• Jin The Ninja | Mar 20, 2012 at 6:16 pm |

         the very real ‘plight’ that we’ve created through western economic and foreign policy ideology. what you see around you is the facade of consumer culture, Kony 2012, did not wake people up, it put them back to sleep- into a self congratulatory 24 year old dream.

      • Hadrian999 | Mar 20, 2012 at 6:29 pm |

        i am in my prep and planning stages, all paid for by uncle sam. the sad fact is most people will forget or move on to something new and fun, even regarding activity inside the usa, it’s hard to motivate the masses to do anything when doing something means fundamentally changing their lifestyle and recognizing that we have been part of the problem for a while

        • Themaleanatomy | Mar 20, 2012 at 7:35 pm |

          Well.. I can handle ADD do gooders.. its better than nothing. I agree with your sentiments about people blinding themselves with lifestyle brands and ignoring the pain of others. I hope your plan works out and you make the world a better place. Maybe I can help when you have an organization.

  3. the Context is U.S. purposely Blacks Out news from Africa i.e. Activities of Africom ; secret prison in Somalia and no doubt other places ; U.S. killing in Yemen ; Somalia ; Uganda  fo-get-bout-it , it’s censored , the drone killing is daily event .
    As far as Uganda , it’s covered up as well , the use of their troops to wag war in Somalia by Obama or that Ugandan president is a Hated Dictator ( Pres. For life) MORE HATED than Kony who hasn’t been active in 5 years , according to reports and this hyperactive guy who who made Video , runs out in street , apparently on drugs , masturbating IS INDICATION OF PCP TYPE DRUG . Yet narrative was set early on ” Not on drugs according to Family ” How would they know , how would Media know before any toxicology reports .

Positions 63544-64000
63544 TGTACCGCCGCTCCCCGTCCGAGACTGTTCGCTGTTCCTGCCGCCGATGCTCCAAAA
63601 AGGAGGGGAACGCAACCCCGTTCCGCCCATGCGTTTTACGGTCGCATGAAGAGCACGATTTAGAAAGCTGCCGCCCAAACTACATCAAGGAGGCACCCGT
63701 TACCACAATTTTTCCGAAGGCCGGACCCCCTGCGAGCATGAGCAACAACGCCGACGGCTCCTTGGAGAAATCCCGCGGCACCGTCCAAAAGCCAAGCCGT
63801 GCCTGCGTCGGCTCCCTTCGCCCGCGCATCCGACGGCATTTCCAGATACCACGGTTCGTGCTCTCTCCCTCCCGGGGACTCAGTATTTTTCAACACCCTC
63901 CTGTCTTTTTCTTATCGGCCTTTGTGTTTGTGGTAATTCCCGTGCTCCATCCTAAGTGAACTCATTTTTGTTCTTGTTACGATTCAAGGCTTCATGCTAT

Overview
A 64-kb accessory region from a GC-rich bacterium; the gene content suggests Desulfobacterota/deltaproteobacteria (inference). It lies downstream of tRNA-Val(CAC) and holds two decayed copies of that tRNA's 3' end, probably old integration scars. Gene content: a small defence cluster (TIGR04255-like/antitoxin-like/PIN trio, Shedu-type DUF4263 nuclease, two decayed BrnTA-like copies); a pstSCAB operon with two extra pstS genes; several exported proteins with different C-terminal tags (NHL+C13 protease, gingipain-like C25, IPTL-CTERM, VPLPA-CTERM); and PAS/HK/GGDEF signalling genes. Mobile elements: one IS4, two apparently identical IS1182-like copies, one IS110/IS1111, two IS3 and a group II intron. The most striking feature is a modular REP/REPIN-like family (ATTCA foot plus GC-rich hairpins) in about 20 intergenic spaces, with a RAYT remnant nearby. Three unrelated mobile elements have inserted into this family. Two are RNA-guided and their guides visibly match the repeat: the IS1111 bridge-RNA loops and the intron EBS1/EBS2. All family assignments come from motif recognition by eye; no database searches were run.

Other FACT this story excludes is it’s bout a RESOURCE WAR in Africa and ” Humanitarianism ” is always used as pretext to send U.S. troops ( into Africa ). OIL : Cobalt for high tech weaponry and Bush set ground work by sending ” MILITARY FOR HUMANITARIANISM ”  Are you FN kidding and media parrots their devious actions .

  4. The real meaning of Kony 2012 is people have been duped into paying a pervert to wander drunk in public and masturbate.

  5. This text sounds more like some neocolonial bs!  So just with the approval of the west that anything can happen in the rest of the world?

  6. Marklar_Prime | Mar 20, 2012 at 8:14 pm |

    The true story of Kony 2012 is the speed with which the alternative news was able to expose it for being a disinformation psyop designed to justify US imperialism in Africa.

  7. I don’t think that the Kony 2012 video ever promised an easy answer.  Just because someone had a unique idea of how to change a seemingly hopeless situation, and successfully promoted it, doesn’t mean that it has to be the be-all end-all answer to all of Africa’s problems, or else it’s fatally flawed. If there were an easy solution, someone would have thought about it by now.
    The creator of Kony 2012 used his passion and persuasive talents with youth to raise money, and put the bulk of that money into creating a catchy movie about a real issue. He wanted to get the attention of the Western audience, an audience long accustomed to big-budget films. That was his idea, and I can see the intent behind it. It sure got a lot of people talking. I see no reason why that is a bad thing. What, because we’re just going to tweet ourselves to sleep? That no one who learned something new will benefit from it? That none of these people will make any iota of change because we’re all useless? I like to have a little more hope in humanity than that.